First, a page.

Richard Lewer's 10-4 at Melbourne Art Fair

Orexart will present Lewer’s ‘10-4’ as a solo presentation, replicating his densely worked s

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Richard Lewer has just done six months hard labour in New York. As winner of the 2008 Wallace Art Awards, he was provided a studio from February to June 2010 at New York International Studio & Curatorial Program (ISCP) in Brooklyn.
 

Richard Lewer has just done six months hard labour in New York. As winner of the 2008 Wallace Art Awards, he was provided a studio from February to June 2010 at New York International Studio & Curatorial Program (ISCP) in Brooklyn.
 
During his residency, Lewer’s constant studio companions were the staticky voices coming over a radio scanner, tuned into the NYPD frequency.

 Initially struck by the incessant flow of New York crime, Lewer says “if you turn on the scanner here, it’s 24-7. You can hear it in the cops’ voices; it’s just another day—another crappy day—and there’s shit they have to deal with.”

Through visually recording what he heard, Lewer immersed himself the confounding and confronting city of New York, and created a unique and challenging body of work.

Called 10-4, the universal police scanner code for ‘message received’, the series is comprised of paintings filled with both humour and horror, describing the ‘desperation, mania, violence and mishap’ of daily life in the city that doesn’t sleep.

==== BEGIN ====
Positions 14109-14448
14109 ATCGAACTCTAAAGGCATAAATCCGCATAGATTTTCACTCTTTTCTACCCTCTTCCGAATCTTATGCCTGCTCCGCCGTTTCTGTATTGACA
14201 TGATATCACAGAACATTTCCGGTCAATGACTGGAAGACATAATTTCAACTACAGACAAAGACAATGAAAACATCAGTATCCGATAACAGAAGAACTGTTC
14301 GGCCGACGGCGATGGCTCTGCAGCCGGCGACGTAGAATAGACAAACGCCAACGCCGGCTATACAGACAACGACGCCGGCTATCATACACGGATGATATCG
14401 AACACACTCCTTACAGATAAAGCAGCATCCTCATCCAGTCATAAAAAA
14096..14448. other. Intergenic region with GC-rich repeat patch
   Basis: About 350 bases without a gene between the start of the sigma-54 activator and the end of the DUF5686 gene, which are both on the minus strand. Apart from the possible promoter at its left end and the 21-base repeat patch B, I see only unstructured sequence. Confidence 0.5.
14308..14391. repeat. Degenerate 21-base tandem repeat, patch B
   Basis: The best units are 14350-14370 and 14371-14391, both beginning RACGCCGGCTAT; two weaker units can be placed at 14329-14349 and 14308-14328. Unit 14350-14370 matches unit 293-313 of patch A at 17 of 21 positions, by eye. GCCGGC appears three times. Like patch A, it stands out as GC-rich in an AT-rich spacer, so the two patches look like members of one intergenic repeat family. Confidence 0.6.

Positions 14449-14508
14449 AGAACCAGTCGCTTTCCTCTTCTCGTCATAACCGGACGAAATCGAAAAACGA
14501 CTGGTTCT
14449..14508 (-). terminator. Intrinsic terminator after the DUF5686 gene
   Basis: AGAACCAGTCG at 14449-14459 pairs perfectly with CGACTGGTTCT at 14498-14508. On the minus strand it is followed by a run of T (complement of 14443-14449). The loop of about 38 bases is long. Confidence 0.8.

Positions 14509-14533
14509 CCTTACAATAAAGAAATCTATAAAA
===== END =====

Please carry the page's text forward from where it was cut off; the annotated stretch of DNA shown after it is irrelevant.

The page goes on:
Lewer describes his painting process: “I might pick up something like “Assault…Hispanic male…yellow shirt…’ or “Gimme your money, bitch!’” on the scanner, and from that, I’ll start a painting, but one that changes as fresh stories or more details arise.”

Within this metropolis, Lewer marked off his own small territory, covering his studio walls with text, blending fragments of overhead conversation on the radio and the street with his own internal monologue, and blurring the boundaries between the comfortable and the threatening, the personal and the impersonal.

Lewer’s obsessive monitoring of other lives is more observant than voyeuristic. Describing his practice, Chris McAuliffe (Director of Melbourne’s Ian Potter Museum of art) says “Empathy has played a large role in Lewer’s art. Not the common-sense empathy as ‘feeling for someone’ but a deeper empathy that relates to an artist’s capacity to engage with and represent the world.”

OREXART will present Lewer’s ‘10-4’ as a solo presentation, replicating his densely worked studio space as an installation, at the forthcoming Melbourne Art Fair, 3 – 7 August.

Richard Lewer is now in Melbourne doing final preparations for the installation of his work. If you’d like to get in touch with Richard about his New York experience, please contact:

Jennifer Buckley at orex@xtra.co.nz or by phone on 09 379 0588

Written by

Jennifer Buckley

29 Jun 2010